Changing scenes of life
By Ricky Jordan | Mon, July 30, 2012 - 12:04 AM
LAST WEEKEND USHERED in yet another scene in my life, as most days do with each and every one of us, I suppose. It’s as if some invisible but ever-present stage manager continues to move the props and stage set without our being able to stop him, in an act that has only one beginning and one end.
Scene after scene, troublesome and joyous, is played out beyond our control, making the results either unique treasures or sources of regret, but experiences that we would not exchange for anyone else’s.
Last Saturday was the beautiful and momentous day I gave my daughter’s hand in marriage: my firstborn, the one who first made me realize over 25 years ago that life was more than my starring in my own play, more than the fun and frolic of each passing day on the beach and each night in the disco.
She dragged me kicking and screaming into the world of responsibility where I had to focus on family, career, and God – the last, though, not as devotedly as I would have liked. So last weekend was indeed memorable. I didn’t shed tears, nor did I laugh loudly but, with mixed emotions, I gave my daughter away so that her husband and my son-in-law could love her with a love that is far different from mine but no less intense.
He can be there for her in sickness and in health as I and her mother have been although, thankfully, we are still strong enough to jump right in and take care of her if the need arises.
Last weekend was also one of life’s scenes which I have now stored in my heart; just as I have kept, as fresh as yesterday, the scenes of my firstborn entering nursery school at the age of two and a half years, “graduating” from Wesley Hall Infants to junior school, entering the hallowed halls of Combermere, graduating from the University of the West Indies, entering the world of work alongside her beloved auntie, and taking the oath of Holy Baptism as a born-again Christian.
If these things are not important, then nothing is.
At times when I read about young fathers who lovingly call their daughters “daddy’s girls”, I’m aware that those two words speak volumes, and I’m proud to know that I have been there, done that and, because of God’s mercy and grace, I still feel like a special “daddy” today.
I was also, quite unexpectedly, reminded of this by a colleague recently, a man who does not profess Christianity but who told me that special moments like these, family achievements and “blessings” – his words – far outweigh the seemingly mammoth issues, work-related and otherwise, that sometimes sadden me and threaten to cast a pall over my very existence but, on reflection, are so very mundane.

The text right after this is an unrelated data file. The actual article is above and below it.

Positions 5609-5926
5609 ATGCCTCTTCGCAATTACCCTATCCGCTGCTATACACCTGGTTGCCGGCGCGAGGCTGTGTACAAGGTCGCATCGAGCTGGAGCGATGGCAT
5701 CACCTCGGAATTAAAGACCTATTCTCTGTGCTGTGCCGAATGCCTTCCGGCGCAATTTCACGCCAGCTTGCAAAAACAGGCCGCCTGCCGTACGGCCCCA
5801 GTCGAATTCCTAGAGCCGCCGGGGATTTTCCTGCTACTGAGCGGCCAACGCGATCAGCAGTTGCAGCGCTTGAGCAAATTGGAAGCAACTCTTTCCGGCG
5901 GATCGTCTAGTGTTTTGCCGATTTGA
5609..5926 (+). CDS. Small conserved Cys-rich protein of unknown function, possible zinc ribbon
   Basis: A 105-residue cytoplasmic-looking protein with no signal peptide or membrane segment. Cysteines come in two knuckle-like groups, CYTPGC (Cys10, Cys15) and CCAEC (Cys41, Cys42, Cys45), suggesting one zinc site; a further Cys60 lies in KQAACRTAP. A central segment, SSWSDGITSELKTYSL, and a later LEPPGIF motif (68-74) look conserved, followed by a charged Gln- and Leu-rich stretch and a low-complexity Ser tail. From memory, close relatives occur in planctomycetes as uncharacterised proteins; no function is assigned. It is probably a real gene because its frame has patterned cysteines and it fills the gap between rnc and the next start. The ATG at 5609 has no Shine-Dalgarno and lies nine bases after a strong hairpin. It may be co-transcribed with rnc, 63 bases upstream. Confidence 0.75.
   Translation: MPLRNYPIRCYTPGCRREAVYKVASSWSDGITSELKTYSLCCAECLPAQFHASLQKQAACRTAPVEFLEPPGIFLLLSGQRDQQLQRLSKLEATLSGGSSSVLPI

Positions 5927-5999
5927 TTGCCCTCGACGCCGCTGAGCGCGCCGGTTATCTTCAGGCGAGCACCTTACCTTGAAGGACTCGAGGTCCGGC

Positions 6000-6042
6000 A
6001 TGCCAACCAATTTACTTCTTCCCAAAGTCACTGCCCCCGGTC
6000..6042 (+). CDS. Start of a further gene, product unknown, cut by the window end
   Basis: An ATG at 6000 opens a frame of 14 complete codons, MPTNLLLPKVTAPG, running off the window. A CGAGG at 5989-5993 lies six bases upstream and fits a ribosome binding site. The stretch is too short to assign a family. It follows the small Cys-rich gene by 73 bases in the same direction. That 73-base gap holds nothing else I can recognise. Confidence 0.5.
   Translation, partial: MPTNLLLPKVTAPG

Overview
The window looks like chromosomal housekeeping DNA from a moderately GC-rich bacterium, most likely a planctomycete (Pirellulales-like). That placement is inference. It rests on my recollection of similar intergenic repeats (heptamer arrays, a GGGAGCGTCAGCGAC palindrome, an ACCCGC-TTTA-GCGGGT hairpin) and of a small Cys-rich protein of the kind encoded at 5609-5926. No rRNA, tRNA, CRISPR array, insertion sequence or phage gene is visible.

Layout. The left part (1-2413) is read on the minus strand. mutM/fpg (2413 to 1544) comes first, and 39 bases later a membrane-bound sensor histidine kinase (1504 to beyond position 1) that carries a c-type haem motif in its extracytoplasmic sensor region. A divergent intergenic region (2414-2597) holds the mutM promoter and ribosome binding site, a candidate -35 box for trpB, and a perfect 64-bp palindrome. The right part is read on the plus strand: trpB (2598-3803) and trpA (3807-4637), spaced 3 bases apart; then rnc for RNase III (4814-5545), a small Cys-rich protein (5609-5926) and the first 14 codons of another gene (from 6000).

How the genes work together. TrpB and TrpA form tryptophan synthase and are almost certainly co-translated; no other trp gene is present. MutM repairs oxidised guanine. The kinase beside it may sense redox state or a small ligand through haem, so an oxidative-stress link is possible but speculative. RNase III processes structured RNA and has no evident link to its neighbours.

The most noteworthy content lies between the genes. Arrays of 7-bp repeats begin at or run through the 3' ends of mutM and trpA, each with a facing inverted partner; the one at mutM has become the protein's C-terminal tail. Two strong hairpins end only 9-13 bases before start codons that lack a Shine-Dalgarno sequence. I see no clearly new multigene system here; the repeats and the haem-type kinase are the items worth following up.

Then last weekend I looked at my children, relatives and friends, and all that we’ve shared together, and saw them with new eyes; I became acutely aware of the way each of these people have made an indelible and unique impact upon my life.
And I realized that I am indeed blessed, sprinkled with the physical and mental health to fully participate and understand the depth of these wonderful moments, and showered with the spiritual health to know that I did nothing to deserve such gifts but that God gave them to me anyway.
My daughters and sons fill distinct areas of my life in wonderfully different ways and I am proud of them all; but particularly proud today that my firstborn has made someone a blessed and fortunate life partner.
My mother, impressed with the groom’s speech, said God gave him a good wife because he made it a priority to serve Him. I could not have put it better.
Other things made Saturday special: the camaraderie, bright sunshine, pleasant scenery and light showers. It was yet another one of my life’s unforgettable scenes, I thought; and while some scenes reflected pain as I leafed back through memory’s pages, I instinctively knew that life was still worth living and the One who made this wonderful gift called life is worthy of the highest praise.
Furthermore, despite the seemingly random acts we commit and experiences we go through when we’re hardly conscious of these “scenes” being played out, a moment of reflection always shows that there was an amazing pattern to all this. Congrats to Kelah and Mario!
• Ricky Jordan is an associate editor of the Nation. Email RickyJordan@nationnews.com
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